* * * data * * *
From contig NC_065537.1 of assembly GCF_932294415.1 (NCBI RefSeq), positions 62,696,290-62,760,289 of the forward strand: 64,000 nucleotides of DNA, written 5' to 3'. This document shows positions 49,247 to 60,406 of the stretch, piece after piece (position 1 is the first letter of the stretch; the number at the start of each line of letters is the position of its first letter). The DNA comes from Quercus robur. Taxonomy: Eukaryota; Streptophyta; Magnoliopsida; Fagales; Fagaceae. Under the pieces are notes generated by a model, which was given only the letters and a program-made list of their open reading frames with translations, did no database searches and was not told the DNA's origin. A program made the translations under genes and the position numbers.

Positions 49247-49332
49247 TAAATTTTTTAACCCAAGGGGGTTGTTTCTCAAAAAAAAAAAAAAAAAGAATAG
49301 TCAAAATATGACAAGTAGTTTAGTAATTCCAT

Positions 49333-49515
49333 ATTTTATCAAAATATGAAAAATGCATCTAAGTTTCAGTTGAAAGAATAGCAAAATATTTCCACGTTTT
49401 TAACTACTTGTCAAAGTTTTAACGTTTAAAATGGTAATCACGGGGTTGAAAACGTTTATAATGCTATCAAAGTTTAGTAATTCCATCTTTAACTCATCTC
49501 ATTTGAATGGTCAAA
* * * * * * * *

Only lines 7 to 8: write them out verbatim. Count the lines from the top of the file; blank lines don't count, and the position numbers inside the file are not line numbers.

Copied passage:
49401 TAACTACTTGTCAAAGTTTTAACGTTTAAAATGGTAATCACGGGGTTGAAAACGTTTATAATGCTATCAAAGTTTAGTAATTCCATCTTTAACTCATCTC
49501 ATTTGAATGGTCAAA